The bottom line here is that all these techniques are viable, and each is a potential path to achieving the goal of removing plaques. Ultimately, it is irrelevant which approach is used to do this; the only thing that matters here is that it works. The end result is what is important, not how it’s achieved. The usual caveats apply here; this is a mouse trial, and we will need to see if the results translate during clinical trials. If they do, then this could be a solution to the biggest killer disease in the world.

Finally, if you are reading this and are interested in being included in future clinical trials please visit the government portal for clinical trials periodically to see if there are trials in your area. 

Literature

[1] Thompson, D., Morrice, N., Grant, L., Le Sommer, S., Lees, E. K., Mody, N., … & Delibegovic, M. (2017). Pharmacological inhibition of protein tyrosine phosphatase 1B protects against atherosclerotic plaque formation in the LDLR−/− mouse model of atherosclerosis. Clinical Science, 131(20), 2489-2501.

About the author

Steve Hill

As a scientific writer and a devoted advocate of healthy longevity and the technologies to promote them, Steve has provided the community with hundreds of educational articles, interviews, and podcasts, helping the general public to better understand aging and the means to modify its dynamics. His materials can be found at H+ Magazine, Longevity reporter, Psychology Today and Singularity Weblog. He is a co-author of the book “Aging Prevention for All” – a guide for the general public exploring evidence-based means to extend healthy life (in press).
  1. November 9, 2017

    If I was one of the (breast cancer) phase 1 trial participants, I’d get a cardiac CT scan or MRI of the major arteries. The results possibly could indicate whether I was getting the real thing (trodusquemine) or the placebo. The [continued] presence of arterial plaque would not be conclusive, but an observed reduction in plaque definitely would, and we would get a preliminary positive indication of efficacy.

  2. January 24, 2018

    I have the same heart disease discribed above. How do I find out about trails for trodusquemine? Please send me any information to

    Logandelworth@yahoo.com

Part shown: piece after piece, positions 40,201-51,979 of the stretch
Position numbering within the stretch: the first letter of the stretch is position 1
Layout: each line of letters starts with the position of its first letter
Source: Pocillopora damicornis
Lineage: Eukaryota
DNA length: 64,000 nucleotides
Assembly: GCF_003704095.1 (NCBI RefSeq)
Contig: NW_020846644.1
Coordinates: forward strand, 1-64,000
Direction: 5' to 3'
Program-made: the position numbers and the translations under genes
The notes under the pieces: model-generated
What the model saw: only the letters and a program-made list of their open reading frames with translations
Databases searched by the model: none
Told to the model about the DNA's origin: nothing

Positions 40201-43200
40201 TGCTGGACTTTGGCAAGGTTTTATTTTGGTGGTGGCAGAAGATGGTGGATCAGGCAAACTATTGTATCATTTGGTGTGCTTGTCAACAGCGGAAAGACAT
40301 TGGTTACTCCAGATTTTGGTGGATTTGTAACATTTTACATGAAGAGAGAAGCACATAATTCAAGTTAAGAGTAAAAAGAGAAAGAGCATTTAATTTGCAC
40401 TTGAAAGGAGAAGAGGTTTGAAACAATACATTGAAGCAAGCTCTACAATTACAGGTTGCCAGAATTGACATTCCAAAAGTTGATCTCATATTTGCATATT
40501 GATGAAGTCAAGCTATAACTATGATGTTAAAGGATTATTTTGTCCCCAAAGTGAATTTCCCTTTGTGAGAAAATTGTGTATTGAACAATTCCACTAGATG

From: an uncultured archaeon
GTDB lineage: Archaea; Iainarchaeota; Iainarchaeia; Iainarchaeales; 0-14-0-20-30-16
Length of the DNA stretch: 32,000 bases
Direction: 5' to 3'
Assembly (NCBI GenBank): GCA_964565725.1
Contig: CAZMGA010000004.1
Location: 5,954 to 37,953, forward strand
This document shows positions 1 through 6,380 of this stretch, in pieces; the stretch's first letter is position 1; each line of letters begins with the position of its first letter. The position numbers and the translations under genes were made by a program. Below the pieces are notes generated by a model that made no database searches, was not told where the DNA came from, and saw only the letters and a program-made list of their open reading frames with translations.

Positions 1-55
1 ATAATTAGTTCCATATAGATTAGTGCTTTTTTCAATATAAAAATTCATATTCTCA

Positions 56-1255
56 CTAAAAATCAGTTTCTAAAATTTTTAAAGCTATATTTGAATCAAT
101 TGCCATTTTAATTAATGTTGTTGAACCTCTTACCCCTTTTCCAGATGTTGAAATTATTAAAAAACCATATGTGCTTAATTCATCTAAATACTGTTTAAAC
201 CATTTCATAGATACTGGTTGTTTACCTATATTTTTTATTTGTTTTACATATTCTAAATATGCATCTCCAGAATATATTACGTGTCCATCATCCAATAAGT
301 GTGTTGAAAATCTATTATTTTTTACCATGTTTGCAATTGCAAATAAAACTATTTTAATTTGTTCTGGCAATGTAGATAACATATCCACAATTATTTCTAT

3. January 30, 2018

    I have blocked arteries (3) could you give me any information regarding human trials of trodusquemine , I am 50 yrs old and I’m looking for an alternative to bypass surgery

    • March 7, 2018

      Alan, have you come across any further information regarding this drug? I’m also very interested in human trials. If you’ve come across anything could you please email me at

      Mike
      Propbalance@att.net

  4. February 27, 2018

    I am interested to take part in any trials for trodusquemine as I have
    blocked arteries in my legs,
    could you send me any
    information please.

    • mm
      February 28, 2018

      Hi Gail, we are not involved in organizing clinical trials we just report on the progress in the field. To find out what trials are happening and which ones are enrolling visit https://clinicaltrials.gov/

  5. March 7, 2018

    Anybody have any info regarding human trials with this drug? Please email me at:

    Mike
    Propbalance@att.net

  6. March 10, 2018

    Please send me infomation
    about Trodusquemine as I
    suffer with blocked arteries in my legs.

  7. March 10, 2018

    Please send me information
    About Trodusquemine I
    have blocked aeteries in my legs

  8. April 7, 2018

    Please advise of your resources for this article. There were a nimber of other similar articles published in Nov 2017 but all my research has been fruitless in finding any information on clinical trials and/or who is currently conducting them. These types of articles create a lot of hope for people and they should be provided with contact and referral information to learn more.

    • mm
      April 7, 2018

      Hi Leslie, this article is a commentary on a mouse experiment which we link to and cite at page bottom. It is certainly not our intention to create hype but rather to report on some interesting research that we hope could lead to a solution to heart disease.

      For details on possible clinical trials please visit https://www.clinicaltrials.gov/

      • June 1, 2018

        More interesting is how the mice specimens develop their atherosclerosis for the study. Often lab animals are given mycotoxins to cause the disease to be treated and studied. Which means they have a cause of heart disease.

  9. May 9, 2018

    TRODUSQUEMİNE Tip 2 diyabet için ilâç olarak kullanılıyorsa piyasada neden yok. Kâlp damarımda 2 adet stent takılı, daha tıkalı damarlarımda var, ateroskloroz için nereden temin edebilirim?